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Flossie and the Fox by Patricia C. McKissack

flossie and the foxFlossie and the Fox by Patricia C. McKissack relates the story of a little girl who tricks a sly fox so that she can safely deliver eggs across a forest.  After being sent away with the load of eggs by her grandmother who warns her about the fox, Flossie encounters the wily creature.  In order to avoid his tricks, the girl says she refuses to believe that he is a fox.  As she makes her way through the woods, she insists instead that the fox must be a rabbit, a cat, and a squirrel based on the characteristics that the fox points out.  Just as he points out that he has sharp teeth and can run fast and THAT must mean he is a fox, Flossie reaches the end of her journey, and dogs chase off the befuddled animal.  On the last page, the reader learns that Flossie knows the true identity of the fox all along, but her game has allowed her to outsmart the animal and safely deliver her grandmother’s farm goods.

Pros: A fun book to teach using reasoning and sequential thinking.


Cons:  While I liked the use of African American language typical of the Southern United States, it did bother me that 
its use was not consistent.

Age Range: 3-8


4 of 5

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Make Way for Ducklings – 1942 Caldecott Medal

Make Way for Ducklings, by Robert McCloskey, was awarded the 1942 Caldecott Medal.  This truly deserving book has been a favorite of families for many years.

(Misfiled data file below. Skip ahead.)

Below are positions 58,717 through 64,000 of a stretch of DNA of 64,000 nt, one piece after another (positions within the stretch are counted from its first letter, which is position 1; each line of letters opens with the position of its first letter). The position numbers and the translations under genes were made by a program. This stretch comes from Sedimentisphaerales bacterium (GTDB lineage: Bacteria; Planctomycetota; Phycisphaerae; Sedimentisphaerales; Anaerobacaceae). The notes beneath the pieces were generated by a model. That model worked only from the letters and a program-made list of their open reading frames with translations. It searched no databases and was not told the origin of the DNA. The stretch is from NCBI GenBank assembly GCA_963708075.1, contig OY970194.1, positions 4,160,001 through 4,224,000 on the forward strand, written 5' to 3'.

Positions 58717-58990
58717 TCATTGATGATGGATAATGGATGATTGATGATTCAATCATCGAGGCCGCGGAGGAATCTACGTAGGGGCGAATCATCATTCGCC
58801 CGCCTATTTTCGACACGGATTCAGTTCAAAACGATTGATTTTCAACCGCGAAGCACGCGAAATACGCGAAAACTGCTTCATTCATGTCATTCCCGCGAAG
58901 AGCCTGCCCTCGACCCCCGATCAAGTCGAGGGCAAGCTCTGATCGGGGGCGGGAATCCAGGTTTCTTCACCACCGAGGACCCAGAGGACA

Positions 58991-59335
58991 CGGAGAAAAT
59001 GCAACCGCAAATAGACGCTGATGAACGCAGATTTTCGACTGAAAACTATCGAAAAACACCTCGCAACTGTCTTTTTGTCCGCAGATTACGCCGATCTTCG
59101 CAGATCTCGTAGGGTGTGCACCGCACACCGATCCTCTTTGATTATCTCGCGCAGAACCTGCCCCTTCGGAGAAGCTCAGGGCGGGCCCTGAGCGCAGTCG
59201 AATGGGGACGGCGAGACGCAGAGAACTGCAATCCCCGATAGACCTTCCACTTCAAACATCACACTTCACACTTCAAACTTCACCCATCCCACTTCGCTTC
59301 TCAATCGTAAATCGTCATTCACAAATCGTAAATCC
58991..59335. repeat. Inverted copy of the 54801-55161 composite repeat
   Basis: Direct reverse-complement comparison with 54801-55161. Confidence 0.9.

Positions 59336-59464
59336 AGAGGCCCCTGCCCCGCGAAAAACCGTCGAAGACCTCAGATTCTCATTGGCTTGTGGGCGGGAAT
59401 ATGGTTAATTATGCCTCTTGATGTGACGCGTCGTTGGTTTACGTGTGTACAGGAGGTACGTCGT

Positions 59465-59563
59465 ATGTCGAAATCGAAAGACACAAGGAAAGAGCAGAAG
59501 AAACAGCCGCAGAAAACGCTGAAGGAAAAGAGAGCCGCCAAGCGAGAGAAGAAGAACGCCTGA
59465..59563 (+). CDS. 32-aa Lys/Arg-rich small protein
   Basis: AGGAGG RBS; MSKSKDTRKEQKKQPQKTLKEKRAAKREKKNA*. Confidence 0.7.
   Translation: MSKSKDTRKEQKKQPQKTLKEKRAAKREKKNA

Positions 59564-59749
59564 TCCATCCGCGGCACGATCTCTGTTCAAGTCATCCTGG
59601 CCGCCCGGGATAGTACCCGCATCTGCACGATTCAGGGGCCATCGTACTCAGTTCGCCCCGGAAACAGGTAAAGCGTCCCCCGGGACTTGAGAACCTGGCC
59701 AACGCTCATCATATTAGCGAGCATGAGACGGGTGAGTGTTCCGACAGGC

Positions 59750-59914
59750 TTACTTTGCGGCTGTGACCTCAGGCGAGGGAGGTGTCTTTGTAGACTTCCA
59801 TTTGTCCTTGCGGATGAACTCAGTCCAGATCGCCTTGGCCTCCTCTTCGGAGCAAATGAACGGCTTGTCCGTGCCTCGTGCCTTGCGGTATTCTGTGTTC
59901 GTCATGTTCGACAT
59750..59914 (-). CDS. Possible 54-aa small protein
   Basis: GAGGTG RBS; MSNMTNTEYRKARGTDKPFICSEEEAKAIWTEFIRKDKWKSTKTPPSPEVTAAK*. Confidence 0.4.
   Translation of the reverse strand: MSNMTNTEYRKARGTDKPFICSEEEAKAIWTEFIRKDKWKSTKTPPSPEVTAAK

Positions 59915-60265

At the beginning of the book the reader finds Mr. and Mrs. Mallard flying over Boston looking for a place to build a nest for their soon-arriving family.  After ruling out many places due to the dangers of foxes, turtles, and traffic, the couple settles onto an island on the Charles River just in time before their eight eggs are laid.  Soon after the ducklings are hatched, Mr. Mallard leaves on a journey and agrees to meet the family in a nearby park in a week.  Mrs. Mallard quickly teaches her babies what they must know to make the trek to the park, and they set out for the designated meeting spot.  As they make their way through downtown, they create quite a stir.  Finally they meet again as a family in the park and find a new place to live on an island in the park.

Caldecott Criteria:

1. “Excellence of execution in the artistic technique employed.” – These pictures are beautifully detailed brown pencil drawings.  Artistically, I appreciated the illustrator’s use of perspective and shading.

2. “Excellence of pictorial interpretation of story, theme, or concept.” – The story is very easy to follow visually.  The words and pictures fit together very well.

3. “Appropriateness of style of illustration to the story, theme or concept.” – While this criterion was not obvious, I would have to say that it is met.

4. “Delineation of plot, theme, characters, setting, mood or information through the pictures.” All of these characteristics are very clear throughout the story, thanks to the illustrations.  I particularly enjoyed the moods evident on the faces of the ducks.

5. “Excellence of presentation in recognition of a child audience.” – My kids love this book and could probably almost quote it to me in its entirety from memory.  They like to point out different details with each read.

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Filed under Caldecott Medal Winners, Recommended Reads